The IITA campus is one of the few reserves in Nigeria where valuable and rare indigenous trees, such as the Iroko, are safe from poachers. Today there is only one specimen of Parkia bicolor in southwestern Nigeria; this one tree is on the IITA campus.

Recently the Director General of IITA, Hartmann, announced that the IITA campus and all it contains will become an African Science Park. This decision is most timely, coming during the International Year of Biodiversity. This will create a more diverse scientific community which could include agriculturalists, ornithologists, lepidopterists, ecologists, foresters, botanists, invasion biologists, and conservationists.

In the future, the IITA campus could be used as a research site for reconciling increasing agricultural production in the tropics and the conservation of biodiversity. IITA has embarked on seed collecting and propagation of indigenous trees to develop an in-situ conservation program for indigenous trees of West Africa. It is also working with scientists at the A.P. Leventis Ornithological Research Institute (APLORI); Centre for Environmental, Renewable, Natural, Resources Management Research and Development (CENRAD); Forestry Research Institute of Nigeria (FRIN); the University of Ibadan; and the Royal Botanical Gardens, Kew to ensure that its rich biodiversity will be conserved for many generations to come. This new initiative at IITA will be used to educate and encourage others in Nigeria to preserve these valuable rainforests.

Hall, J.B. and D.U.U. Okali. 1978. Observer-bias of complex in a floristic survey of tropical vegetation. Journal of Ecology 66: 241–249.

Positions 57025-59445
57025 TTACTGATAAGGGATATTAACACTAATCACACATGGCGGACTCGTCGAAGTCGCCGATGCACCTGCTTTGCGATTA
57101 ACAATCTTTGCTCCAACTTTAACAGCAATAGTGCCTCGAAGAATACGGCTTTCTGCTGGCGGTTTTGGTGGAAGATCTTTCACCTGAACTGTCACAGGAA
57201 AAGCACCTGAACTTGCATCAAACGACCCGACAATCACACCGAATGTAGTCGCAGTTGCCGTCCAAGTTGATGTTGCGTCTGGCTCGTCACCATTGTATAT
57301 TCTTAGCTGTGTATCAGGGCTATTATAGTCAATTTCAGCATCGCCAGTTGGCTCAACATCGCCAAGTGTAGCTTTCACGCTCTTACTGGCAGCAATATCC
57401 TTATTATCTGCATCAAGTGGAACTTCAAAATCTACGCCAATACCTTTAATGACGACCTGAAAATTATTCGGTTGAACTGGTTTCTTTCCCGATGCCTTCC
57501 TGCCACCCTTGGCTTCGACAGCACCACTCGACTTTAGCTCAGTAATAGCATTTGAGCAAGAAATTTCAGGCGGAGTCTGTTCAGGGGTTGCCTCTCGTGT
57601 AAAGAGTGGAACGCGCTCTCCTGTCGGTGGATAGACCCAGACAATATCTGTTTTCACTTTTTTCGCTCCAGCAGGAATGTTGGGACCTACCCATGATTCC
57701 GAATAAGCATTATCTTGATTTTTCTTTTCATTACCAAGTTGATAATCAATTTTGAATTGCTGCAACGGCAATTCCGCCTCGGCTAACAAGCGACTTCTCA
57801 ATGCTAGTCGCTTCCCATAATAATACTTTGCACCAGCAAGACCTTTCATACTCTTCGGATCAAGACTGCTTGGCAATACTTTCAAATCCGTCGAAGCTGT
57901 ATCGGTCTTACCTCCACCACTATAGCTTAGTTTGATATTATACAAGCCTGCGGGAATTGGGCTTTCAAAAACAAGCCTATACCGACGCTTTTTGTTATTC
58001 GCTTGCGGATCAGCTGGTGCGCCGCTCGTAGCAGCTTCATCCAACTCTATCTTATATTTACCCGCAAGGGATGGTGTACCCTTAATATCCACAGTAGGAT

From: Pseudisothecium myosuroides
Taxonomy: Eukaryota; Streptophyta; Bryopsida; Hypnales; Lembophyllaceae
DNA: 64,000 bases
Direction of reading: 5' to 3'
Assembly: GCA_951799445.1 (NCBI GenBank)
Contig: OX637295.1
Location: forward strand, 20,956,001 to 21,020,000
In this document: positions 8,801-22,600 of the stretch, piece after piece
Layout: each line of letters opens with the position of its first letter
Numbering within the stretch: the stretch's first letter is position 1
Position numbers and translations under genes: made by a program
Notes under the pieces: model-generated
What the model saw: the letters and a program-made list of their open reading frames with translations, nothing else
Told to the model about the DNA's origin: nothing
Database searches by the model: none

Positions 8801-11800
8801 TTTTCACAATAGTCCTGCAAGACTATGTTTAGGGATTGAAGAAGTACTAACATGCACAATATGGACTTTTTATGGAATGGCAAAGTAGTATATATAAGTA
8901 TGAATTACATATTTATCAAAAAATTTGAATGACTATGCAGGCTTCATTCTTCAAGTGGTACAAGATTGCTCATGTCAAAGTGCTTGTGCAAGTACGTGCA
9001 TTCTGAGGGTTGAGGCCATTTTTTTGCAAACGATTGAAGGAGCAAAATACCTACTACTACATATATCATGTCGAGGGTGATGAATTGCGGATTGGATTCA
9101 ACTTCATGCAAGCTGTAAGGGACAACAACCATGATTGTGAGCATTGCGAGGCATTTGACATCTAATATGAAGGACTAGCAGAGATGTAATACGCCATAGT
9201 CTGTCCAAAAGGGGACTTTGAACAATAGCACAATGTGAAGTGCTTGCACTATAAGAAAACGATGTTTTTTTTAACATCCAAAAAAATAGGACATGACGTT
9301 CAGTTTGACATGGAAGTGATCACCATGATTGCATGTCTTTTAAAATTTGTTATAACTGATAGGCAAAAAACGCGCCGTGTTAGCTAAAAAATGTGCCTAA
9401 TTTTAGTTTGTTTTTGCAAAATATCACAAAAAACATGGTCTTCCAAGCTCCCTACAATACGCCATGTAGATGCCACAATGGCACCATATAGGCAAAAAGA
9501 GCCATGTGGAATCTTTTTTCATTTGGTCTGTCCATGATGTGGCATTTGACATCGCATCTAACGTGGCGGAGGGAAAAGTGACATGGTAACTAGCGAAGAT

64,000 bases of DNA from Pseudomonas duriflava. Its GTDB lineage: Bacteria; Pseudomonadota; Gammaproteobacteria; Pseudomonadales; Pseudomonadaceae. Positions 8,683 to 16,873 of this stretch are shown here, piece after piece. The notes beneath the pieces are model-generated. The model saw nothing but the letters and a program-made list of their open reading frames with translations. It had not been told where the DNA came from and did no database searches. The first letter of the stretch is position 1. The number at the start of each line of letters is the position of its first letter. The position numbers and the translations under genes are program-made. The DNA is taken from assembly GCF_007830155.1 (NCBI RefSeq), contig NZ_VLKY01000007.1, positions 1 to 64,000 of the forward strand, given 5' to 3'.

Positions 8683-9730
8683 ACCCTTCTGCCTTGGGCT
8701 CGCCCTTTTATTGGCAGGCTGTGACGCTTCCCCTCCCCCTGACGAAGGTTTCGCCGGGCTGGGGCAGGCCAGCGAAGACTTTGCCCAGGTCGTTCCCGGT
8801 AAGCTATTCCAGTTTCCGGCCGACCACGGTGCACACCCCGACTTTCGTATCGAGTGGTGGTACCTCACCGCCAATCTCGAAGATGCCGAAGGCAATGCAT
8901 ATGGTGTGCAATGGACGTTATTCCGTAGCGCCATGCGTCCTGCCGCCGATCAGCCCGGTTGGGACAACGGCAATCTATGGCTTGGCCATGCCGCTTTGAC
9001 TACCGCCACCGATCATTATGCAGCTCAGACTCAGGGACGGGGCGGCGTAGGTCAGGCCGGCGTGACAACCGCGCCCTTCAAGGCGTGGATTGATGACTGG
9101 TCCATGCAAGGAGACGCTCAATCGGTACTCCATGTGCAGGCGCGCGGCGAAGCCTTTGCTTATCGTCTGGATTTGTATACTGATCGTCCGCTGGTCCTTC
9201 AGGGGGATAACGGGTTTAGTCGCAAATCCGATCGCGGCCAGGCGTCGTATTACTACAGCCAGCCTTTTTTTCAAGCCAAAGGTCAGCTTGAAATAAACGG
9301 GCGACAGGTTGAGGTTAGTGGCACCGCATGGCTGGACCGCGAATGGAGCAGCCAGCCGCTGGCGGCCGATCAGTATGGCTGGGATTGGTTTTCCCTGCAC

Hall, J.B. and D.U.U. Okali. 1979. A structural and floristic analysis of woody fallow vegetation near Ibadan, Nigeria. Journal of Ecology 67: 321–346.

Unlocking the diversity of yam

IITA scientists inspect yam plants in the field gene bank. Photo by O. Adebayo, IITA.
IITA scientists inspect yam plants in the field gene bank. Photo by O. Adebayo, IITA.

The International Year of Biodiversity (IYB) has emphasized the need for global action that will unravel the genetic diversity of yam, a root crop that provides food security to 300 million people in sub-Saharan Africa.

Yam is grown in about 51 countries in the tropics and subtropics, with yields averaging about 11 t/ha in the major producing countries of West Africa (Nigeria, Cote d’Ivoire, Ghana, and Bénin). However, little is known about the tuber crop’s diversity.

“This aspect is important for yam improvement to meet the demand of people depending on this crop for food and livelihood,” says Ranjana Bhattacharjee, IITA Scientist working on fingerprinting the yam germplasm collection.

Yam provides calories and puts money in the pockets of farmers. The tuber-bearing climbing plant from the genus Dioscorea also plays a major role in sociocultural activities in West Africa including traditional marriages and the New Yam Festival.

Globally, there are over 600 species of yam but only a few are cultivated for food or medicine. Scientists fear that some species are threatened and might become extinct as a result of climate change and genetic erosion. This prompts the calls for conservation.

The major edible species of African origin are white Guinea yam (D. rotundata Poir.), yellow Guinea yam (D. cayenensis Lam.), and trifoliate or bitter yam (D. dumetorum Kunth). Edible species from Asia include water or greater yam (D. alata L.), and lesser yam (D. esculenta [Lour.] Burkill). Cush-cush yam (D. trifida L.) originated from the Americas. White Guinea yam and water yam are the most important in terms of cultivation and use.

Yam tuber. Photo by IITA.
Yam tubers. Photo by IITA.